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Why does mentoring actually work?

When I first speak to someone about the work that I do, I will introduce mentoring as a vehicle for wellbeing. I will share how the opportunity to support enriches the life of the mentor, giving them confidence, a sense of self worth, purpose and a way of giving back. We will talk about the benefits of having a mentor, how the undivided attention of a respected peer answers your human need for connection, the way that a mentor can create space and supportive pressure for you to discover your own answers.


The mentoring programmes I run have seen some incredible results that I hadn’t predicted as well. When going through the application and selection process for mentors, there was a recurring anomaly I hadn’t anticipated. It was the number of ‘rough diamonds’ it attracted. The pupils that; as many teachers described; had ‘got it wrong’, they had bullied, been caught smoking, trolled their peers online, and suddenly they were at my door, lining up to mentor and be a role model. The other queue at my door was the teachers telling me we could absolutely not have these pupils as mentors, because of their past wrongs. Year after year, these pupils prove themselves. They were the most committed mentors. They supported their mentees and friends without judgement and helped them achieve great things.


I am not sharing this to brag. Yes, I am extraordinarily proud of the mentors I have worked with, but for a long time I had very little understanding of why a good mentoring programme was so effective. Being completely truthful, my background in coaching and as a Samaritan told me that the approaches I taught would be effective, but didn’t give me the why.


I am a bit of a neuroscience bookworm. Reading the book “Brainstorm” by Daniel Siegel rocked my world. It gave me so many ah ha moments about why mentoring worked. Siegel succinctly explains the four needs we have as humans to build secure attachments:

  • Safe

  • Seen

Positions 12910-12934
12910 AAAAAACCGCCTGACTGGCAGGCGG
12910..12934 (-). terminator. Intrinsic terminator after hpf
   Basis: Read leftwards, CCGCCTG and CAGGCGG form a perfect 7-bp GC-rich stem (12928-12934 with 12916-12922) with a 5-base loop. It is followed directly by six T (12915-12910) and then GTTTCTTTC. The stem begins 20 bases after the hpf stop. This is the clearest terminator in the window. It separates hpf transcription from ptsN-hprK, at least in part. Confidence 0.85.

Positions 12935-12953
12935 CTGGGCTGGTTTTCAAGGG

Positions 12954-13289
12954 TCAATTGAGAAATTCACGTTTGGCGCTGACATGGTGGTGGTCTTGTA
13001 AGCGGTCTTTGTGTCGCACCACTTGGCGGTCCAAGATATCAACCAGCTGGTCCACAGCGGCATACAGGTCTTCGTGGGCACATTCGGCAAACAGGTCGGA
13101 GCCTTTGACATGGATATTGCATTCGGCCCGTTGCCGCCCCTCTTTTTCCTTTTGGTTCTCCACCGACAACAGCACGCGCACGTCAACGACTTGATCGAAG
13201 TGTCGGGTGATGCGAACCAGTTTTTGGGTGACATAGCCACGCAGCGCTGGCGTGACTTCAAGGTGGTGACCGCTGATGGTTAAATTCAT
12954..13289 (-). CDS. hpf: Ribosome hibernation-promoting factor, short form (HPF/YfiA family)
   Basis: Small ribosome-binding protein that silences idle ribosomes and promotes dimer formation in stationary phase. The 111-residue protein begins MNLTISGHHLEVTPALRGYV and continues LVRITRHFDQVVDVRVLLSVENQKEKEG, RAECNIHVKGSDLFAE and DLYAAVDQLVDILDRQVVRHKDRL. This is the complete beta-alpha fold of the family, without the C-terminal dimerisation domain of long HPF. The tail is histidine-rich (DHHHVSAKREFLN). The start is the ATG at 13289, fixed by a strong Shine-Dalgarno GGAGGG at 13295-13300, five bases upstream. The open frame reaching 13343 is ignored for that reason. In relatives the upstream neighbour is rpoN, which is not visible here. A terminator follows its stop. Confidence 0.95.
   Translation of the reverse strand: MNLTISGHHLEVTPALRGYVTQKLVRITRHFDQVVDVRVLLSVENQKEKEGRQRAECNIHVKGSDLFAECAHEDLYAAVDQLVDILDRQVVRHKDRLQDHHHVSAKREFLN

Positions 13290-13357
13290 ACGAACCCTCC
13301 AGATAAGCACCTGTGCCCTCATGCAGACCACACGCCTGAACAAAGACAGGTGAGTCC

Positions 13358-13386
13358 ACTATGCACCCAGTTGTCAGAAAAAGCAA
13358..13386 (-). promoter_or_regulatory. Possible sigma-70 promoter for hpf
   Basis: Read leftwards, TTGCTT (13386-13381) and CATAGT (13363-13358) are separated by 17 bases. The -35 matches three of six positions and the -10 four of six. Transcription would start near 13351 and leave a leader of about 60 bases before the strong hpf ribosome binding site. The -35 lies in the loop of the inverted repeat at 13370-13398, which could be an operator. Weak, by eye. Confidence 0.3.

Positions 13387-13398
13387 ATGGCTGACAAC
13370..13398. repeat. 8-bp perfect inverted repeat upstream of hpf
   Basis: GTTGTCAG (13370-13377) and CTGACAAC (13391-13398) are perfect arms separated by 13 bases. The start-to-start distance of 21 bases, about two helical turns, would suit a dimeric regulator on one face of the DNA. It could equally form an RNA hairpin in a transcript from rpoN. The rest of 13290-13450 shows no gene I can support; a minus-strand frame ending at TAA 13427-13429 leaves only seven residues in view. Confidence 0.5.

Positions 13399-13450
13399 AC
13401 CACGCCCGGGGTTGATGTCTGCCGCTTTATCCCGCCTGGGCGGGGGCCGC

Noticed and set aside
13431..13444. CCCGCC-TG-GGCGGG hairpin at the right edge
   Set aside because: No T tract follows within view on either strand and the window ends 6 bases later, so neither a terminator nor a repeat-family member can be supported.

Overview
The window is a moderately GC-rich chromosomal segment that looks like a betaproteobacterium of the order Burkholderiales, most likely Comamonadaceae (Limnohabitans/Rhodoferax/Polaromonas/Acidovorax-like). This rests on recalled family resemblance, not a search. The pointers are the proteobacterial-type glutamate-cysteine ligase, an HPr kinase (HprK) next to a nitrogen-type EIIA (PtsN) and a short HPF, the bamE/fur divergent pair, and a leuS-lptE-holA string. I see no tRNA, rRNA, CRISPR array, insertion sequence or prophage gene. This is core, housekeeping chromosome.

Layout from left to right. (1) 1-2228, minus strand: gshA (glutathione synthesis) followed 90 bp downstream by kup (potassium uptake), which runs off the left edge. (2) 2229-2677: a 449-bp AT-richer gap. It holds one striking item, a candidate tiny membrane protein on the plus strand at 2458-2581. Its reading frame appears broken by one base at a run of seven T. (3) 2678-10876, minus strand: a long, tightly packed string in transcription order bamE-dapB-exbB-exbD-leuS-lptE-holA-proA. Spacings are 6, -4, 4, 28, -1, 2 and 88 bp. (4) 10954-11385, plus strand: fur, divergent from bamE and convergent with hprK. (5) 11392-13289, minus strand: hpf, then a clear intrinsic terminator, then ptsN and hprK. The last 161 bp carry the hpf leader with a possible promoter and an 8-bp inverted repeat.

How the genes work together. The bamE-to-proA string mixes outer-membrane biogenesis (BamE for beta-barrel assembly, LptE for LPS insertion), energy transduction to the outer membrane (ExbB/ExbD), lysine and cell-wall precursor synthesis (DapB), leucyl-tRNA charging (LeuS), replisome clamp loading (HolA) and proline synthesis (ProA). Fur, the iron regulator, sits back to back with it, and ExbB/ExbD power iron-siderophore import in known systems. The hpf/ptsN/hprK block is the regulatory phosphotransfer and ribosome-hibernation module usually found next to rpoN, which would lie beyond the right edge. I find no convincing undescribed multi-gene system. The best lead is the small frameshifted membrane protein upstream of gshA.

• Soothed

  • Secure

Usually, these secure attachment discussions are reserved for the developing baby or toddler, but Siegel reflected on how vital these are at all stages of life. As the mum of a toddler, this brings a smile to my face. I can easily see how important it is for Evelyn, my two and a half year old, to feel safe with her parents, to know that we see and will listen to her, that we will soothe her when she is upset and make her feel secure in our unconditional love.

I can also see these requirements in myself. Using parenting as an example:

  • The self doubt I experience when I am out of my comfort zone (parenting a seemingly maniacal toddler)

  • My longing to feel heard when my husband gets home after being talked at for 9 hours

  • The calm that feels palpable to me as my children and I cuddle up to read bedtime stories

  • The relief that washes over me when my husband sits and listens, tells me I’m not crazy and resists the urge to give me advice


While these requirements sound like ‘nice to haves’ for adults, I would argue that they are as vital for teenagers and adults as they are for newborn babies. Take a moment to picture your life without safety, being socially isolated, without any comfort or security. That is a life I would not wish on anyone.


When I thought about these four needs, I realised that they form the cornerstones of great mentoring for both the mentor and the mentee as well.

Picturing one of those rough diamond mentors that I trained, I can see how their needs were met:

  • They felt safe and accepted back into the community, despite having made mistakes that some held against them.

  • Their input in training was valuable and listened to, and the opportunity to support a mentee fulfilled a need to be seen through that one to one interaction

  • The opportunity to receive mentoring themselves through the offload process included in the programme gave them comfort and connection

  • Being part of a wider collective, one of a team of mentors, ensured security

When these needs were met, they thrived. Their once unthinking behaviour became more conscious and deliberate and they were given space to succeed and prove the naysayers wrong.


For mentees the meeting of these needs through mentoring is easy to see:

  • A confidential space to share provides safety

  • The undivided attention of a 1-2-1 mentoring session with an effective mentor ensures you feel seen

  • Having the opportunity to share without judgement and have someone meet you with empathy is soothing

  • Knowing that your mentor’s support is always available provides incredible security


Just as babies with secure attachments have the best chances of thriving in life, so do the rest of us when these four needs are met.


Take a moment to picture your school community if these four needs were met for every individual. Think about the conversations that would be taking place, how different the conflicts would look, and how set up for success each person would be. Lofty goals indeed, but if school is not the place to strive for lofty goals, where is?


If you would like to read a truly uplifting book about what makes teenagers tick, I cannot recommend Brainstorm by Daniel J. Siegel enough. It is humorous, loving and empowering for adults and adolescents alike.


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